Burma Campaign UK (BCUK) has accused Burma’s President Thein Sein of playing games with the lives of political prisoners, using them as pawns in his efforts to persuade the international community to lift sanctions.
|Unidentified political prisoners pose after they reached the National League for Democracy headquarters in Rangoon following their release from detention in an amnesty on Tuesday, September 17, 2012. Photo: AFP|
For decades the former military junta in Burma employed a tactic of releasing some political prisoners ahead of important international summits or at times when there were discussions on increasing sanctions, said BCUK.
Thein Sein, who from 1997 was one of the most senior members of the dictatorship, is continuing to use this tactic, said the statement.
“President Thein Sein claims to be a reformer, but 18 months after becoming president there are still hundreds of political prisoners, and he has not abolished any of the laws which were used to arrest and jail them,” said Wai Hnin Pwint Thon, a BCUK campaigns officer. “These releases are not about reform, they are about providing a fig leaf for President Obama for him to justify lifting more sanctions, despite the fact that Burma is still not a democracy and still has one of the worst human rights records in the world.”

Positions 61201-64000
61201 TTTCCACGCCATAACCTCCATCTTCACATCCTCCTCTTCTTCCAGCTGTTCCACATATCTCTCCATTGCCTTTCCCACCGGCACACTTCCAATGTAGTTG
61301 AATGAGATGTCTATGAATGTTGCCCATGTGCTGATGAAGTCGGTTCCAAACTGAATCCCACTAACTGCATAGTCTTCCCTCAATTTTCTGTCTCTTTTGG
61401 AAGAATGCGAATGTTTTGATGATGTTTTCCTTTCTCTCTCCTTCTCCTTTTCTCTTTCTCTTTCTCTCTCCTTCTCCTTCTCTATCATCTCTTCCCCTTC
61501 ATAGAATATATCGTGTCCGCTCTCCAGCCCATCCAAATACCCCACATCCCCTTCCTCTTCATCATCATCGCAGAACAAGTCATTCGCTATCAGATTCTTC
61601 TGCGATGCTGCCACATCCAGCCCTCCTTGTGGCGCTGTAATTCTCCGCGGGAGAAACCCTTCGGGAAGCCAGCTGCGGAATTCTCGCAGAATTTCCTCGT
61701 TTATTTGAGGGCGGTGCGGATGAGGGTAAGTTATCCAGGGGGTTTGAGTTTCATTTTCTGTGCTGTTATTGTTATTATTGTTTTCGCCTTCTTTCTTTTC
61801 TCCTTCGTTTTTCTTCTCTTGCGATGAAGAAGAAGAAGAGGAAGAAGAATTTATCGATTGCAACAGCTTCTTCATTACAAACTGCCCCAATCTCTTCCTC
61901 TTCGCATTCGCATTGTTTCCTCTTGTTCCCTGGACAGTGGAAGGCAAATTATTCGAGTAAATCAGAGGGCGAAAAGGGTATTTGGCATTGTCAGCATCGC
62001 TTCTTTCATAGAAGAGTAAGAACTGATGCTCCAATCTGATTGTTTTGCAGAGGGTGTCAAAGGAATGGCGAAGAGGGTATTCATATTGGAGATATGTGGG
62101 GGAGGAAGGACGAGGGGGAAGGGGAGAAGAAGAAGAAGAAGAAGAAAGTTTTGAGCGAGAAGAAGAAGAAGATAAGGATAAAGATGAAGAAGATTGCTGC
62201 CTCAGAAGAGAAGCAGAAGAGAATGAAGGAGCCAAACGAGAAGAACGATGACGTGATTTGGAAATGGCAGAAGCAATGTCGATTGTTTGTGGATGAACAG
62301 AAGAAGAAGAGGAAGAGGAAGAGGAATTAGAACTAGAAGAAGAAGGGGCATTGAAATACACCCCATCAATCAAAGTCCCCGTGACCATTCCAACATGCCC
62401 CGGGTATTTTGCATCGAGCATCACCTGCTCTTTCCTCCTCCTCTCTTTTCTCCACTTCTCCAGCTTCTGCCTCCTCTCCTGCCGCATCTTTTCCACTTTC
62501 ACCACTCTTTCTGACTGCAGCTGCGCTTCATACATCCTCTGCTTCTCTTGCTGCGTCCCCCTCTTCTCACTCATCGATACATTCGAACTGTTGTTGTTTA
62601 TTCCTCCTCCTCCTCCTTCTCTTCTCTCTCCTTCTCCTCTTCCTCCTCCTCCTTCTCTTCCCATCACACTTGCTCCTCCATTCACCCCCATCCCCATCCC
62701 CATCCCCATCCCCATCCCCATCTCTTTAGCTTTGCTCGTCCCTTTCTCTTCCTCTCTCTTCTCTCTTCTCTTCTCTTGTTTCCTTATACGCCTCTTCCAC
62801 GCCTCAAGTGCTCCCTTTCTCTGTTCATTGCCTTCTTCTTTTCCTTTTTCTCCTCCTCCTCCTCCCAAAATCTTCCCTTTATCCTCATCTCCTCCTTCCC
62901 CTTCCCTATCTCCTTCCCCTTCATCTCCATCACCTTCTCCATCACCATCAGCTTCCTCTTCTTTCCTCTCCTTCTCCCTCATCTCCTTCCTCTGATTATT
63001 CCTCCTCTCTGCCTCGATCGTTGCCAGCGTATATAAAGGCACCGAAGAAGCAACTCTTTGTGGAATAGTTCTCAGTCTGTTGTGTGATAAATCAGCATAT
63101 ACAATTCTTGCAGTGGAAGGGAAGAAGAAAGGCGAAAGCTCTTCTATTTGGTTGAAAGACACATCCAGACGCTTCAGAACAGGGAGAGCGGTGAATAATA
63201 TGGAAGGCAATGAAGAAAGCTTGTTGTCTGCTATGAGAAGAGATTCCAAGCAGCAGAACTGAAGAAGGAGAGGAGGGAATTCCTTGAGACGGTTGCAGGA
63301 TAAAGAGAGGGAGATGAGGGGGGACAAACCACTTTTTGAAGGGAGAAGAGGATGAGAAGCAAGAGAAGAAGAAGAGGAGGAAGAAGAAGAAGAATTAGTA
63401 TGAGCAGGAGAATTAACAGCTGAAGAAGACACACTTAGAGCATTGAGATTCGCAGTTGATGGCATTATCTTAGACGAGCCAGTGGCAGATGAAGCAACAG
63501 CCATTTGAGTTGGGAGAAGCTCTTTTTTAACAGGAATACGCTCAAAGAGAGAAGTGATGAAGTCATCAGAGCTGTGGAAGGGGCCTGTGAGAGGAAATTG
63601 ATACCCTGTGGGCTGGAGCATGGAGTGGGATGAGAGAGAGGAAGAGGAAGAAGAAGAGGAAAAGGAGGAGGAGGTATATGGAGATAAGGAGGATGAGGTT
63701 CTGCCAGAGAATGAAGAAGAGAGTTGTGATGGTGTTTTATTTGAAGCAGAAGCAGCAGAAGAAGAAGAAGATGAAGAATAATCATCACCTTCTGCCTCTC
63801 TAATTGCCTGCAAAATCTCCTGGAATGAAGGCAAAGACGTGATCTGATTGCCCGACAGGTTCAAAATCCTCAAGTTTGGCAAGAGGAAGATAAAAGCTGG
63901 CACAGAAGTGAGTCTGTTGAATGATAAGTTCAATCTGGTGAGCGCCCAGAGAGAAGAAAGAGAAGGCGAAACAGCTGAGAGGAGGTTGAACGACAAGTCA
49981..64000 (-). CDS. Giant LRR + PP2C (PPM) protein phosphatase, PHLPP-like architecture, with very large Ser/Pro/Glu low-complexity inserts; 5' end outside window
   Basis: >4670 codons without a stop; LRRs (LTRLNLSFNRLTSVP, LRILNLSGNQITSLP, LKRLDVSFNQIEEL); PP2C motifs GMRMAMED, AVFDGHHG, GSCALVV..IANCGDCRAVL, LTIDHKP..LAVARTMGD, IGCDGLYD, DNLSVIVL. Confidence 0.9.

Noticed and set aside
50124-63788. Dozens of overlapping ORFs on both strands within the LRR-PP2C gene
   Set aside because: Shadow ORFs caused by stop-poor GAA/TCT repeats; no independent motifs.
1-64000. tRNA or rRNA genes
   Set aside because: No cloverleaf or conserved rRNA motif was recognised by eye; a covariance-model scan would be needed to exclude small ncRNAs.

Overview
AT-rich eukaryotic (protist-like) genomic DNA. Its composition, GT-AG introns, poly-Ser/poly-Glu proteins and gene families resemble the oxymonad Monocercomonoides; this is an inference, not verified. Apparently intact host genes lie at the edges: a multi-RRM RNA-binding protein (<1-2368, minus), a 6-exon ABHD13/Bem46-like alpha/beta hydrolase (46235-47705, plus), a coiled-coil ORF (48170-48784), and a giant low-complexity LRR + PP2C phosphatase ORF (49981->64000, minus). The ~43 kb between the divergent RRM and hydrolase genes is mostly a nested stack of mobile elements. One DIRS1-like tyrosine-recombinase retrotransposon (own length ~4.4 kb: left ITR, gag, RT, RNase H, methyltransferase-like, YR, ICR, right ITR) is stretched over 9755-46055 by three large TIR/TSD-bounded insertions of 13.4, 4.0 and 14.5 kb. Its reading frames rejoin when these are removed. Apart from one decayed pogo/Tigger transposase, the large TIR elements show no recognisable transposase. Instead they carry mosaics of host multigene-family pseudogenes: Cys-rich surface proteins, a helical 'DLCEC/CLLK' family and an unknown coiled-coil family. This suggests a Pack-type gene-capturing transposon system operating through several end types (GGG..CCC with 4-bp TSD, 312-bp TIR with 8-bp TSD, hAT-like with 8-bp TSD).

While Thein Sein has released hundreds of political prisoners, most have only been released conditionally, face travel restrictions, and have received no compensation or even an apology, said the statement.
Thein Sein has never acknowledged that they should never have been jailed in the first place, said BCUK. At the same time as these political prisoners have been released, hundreds of people have been arrested in Kachin and Rakhine state, BCUK said. Exact numbers are not known, but could easily be greater than the number of those released, it said.
“These days the international community always takes the most positive view of what President Thein Sein does, but if you look at it from the other side, while Thein Sein decided to release some political prisoners, he also made a decision to keep most political prisoners in jail,” said Wai Hnin Pwint Thon. “For the sake of hundreds of prisoners suffering in appalling conditions, we need to move on from this slow pace of releases.
“An independent commission should be set up, with UN support, which can identify all those in jail for political reasons, and ensure they are released immediately,” he said.